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Whipps Cross University Hospital Requires improvement

Inspection Summary


Overall summary & rating

Requires improvement

Updated 12 September 2017

Whipps Cross University Hospital in Waltham Forest is part of Barts Health NHS Trust, the largest NHS trust in the country, serving 2.5 million people across Tower Hamlets and surrounding areas of the City of London and East London.

Whipps Cross University Hospital provides a range of general inpatient services with 586 beds, outpatient and day-case services, as well as maternity services and a 24-hour emergency department and urgent care centre. The hospital has various specialist services, including urology, ENT, audiology, cardiology, colorectal surgery, cancer care and acute stroke care.

This was a focused unannounced inspection to follow up on our previous inspection of Barts Health NHS Trust in July 2016 where we found a number of concerns around patient safety and the quality of care. At that time Whipps Cross University Hospital was rated overall inadequate.

We carried out an unannounced inspection between 10 and 11 May 2017 and inspected three core services: surgery, end of life care and outpatients and diagnostic imaging.

We found improvements in both end of life care and outpatients and diagnostic imaging, which have been reflected in the ratings. However, following concerns we found in surgery the ratings across each domain remain unchanged. We have written to the trust asking them to provide further information on how they are addressing the issues of poor care and treatment.

However, when considering the aggregated ratings across all eight core services, from both this inspection and last July, the hospital is now rated overall requires improvement.

Our key findings were as follows:

Safe

  • The hospital’s electronic incident reporting system was not always used effectively by staff to report, investigate and act upon incidents. Learning from incidents was not always identified or recorded. Feedback was not shared consistently with staff, as monthly ward meetings did not always take place.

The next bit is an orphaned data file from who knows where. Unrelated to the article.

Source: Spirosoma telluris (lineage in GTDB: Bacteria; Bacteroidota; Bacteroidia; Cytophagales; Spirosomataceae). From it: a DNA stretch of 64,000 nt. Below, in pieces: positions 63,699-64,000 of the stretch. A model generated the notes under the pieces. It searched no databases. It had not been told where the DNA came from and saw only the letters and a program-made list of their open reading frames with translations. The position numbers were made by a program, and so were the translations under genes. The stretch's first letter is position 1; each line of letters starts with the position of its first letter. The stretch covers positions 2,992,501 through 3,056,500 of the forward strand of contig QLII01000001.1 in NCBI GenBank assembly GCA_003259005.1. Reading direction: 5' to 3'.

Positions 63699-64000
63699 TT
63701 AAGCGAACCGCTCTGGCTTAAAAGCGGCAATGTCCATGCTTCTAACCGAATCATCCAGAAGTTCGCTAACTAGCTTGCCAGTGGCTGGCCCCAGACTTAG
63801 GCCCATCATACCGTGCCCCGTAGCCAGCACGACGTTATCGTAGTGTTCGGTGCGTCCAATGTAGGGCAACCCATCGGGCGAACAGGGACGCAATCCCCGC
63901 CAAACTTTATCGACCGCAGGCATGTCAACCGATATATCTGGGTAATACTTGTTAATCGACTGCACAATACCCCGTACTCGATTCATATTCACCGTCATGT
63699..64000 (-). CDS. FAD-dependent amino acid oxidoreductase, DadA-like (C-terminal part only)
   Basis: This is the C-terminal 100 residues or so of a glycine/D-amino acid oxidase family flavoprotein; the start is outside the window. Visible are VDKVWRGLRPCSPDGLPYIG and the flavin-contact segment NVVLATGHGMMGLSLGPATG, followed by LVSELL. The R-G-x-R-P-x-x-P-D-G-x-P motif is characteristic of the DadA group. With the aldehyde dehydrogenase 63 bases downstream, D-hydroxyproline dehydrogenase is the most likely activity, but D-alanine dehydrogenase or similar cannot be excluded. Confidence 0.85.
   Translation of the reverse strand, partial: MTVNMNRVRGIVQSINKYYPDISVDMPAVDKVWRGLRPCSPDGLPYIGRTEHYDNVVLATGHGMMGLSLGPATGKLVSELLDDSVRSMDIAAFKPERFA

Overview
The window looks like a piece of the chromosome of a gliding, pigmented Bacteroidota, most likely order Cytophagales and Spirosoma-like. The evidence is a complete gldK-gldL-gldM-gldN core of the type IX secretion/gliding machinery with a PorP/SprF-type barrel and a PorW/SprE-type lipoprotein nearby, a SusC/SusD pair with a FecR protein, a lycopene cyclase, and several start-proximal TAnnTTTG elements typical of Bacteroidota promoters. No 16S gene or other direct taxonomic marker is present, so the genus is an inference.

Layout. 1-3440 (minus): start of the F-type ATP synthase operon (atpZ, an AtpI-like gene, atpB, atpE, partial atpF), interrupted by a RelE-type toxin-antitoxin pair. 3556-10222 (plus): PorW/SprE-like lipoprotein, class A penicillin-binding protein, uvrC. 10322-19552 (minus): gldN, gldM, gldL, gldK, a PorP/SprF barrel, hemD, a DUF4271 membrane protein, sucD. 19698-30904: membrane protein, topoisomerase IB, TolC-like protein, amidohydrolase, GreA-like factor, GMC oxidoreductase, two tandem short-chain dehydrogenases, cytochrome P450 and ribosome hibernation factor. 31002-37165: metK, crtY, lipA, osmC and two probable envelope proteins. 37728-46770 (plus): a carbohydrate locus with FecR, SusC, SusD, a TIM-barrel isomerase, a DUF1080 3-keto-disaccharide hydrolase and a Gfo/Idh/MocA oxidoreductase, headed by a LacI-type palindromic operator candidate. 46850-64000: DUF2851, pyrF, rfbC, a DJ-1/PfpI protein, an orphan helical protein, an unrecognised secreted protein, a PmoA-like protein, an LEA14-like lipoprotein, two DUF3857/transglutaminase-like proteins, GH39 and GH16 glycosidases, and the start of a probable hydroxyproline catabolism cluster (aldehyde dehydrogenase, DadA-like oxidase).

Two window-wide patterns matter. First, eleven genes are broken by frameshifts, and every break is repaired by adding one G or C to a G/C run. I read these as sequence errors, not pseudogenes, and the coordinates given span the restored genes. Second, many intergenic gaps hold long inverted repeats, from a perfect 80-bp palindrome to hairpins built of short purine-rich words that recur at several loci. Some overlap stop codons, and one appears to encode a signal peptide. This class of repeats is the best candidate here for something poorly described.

• VTE screening compliance on surgical wards was consistently below the trust’s 95% target.

  • Surgical site infection (SSI) data was not followed up and therefore the service did not know how many wound infections occurred after patients were discharged.
  • We observed a number of infection control issues related to the operating theatre environment including loose and exposed plaster on theatre walls and damaged flooring. Not all theatre areas had records of daily cleaning checks and some items of equipment labelled as clean had visible dust and/or damage. We did not see evidence of any theatre cleaning audits.
  • Not all staff had completed mandatory training.

  • The use of agency staff on some wards was high due to nursing staff vacancies. Nursing staff told us they were concerned about the quality of the agency nurses and gave us examples when this compromised patients' care and treatment.
  • We found there was a lack of working equipment available within the mortuary.

  • Palliative care staffing levels fell below nationally recommended standards.
  • The environment of the in-patient diagnostic imaging area was poorly maintained.
  • Safety equipment was not always maintained or replaced to ensure the safety of patients or staff.

Effective

  • We did not see evidence of how national audit results were being used to drive local improvement programmes. The trust did not provide us with any action plans to demonstrate how national audit results were responded to.
  • Not all patients were screened for malnutrition as required by NICE guidelines. MUST compliance rates for surgical wards were still consistently below the trust target of 95%.
  • Patient outcomes were not being measured for patients receiving end of life or palliative care.

Caring

  • Most patients we spoke with told us their experiences of care were positive. We saw that staff treated patients with compassion and demonstrated a genuinely kind and caring attitude.

Responsive

  • Theatre cancellations were happening on the day of surgery due to lack of available beds and over-running and late starting theatre lists. Theatre utilisation rates had improved but were still below the trust’s target. Theatre lists were frequently delayed due to IT and equipment issues and last-minute list changes.
  • Bed shortages on wards meant recovery areas were regularly used to nurse patients overnight. Staff were concerned that patients’ needs were not being appropriately met.

  • Many patients were discharged out of hours (after 8pm) due to delays. The hospital did not carry out discharge audits and did not monitor their performance against the 48hr rapid discharge target for patients receiving end of life care.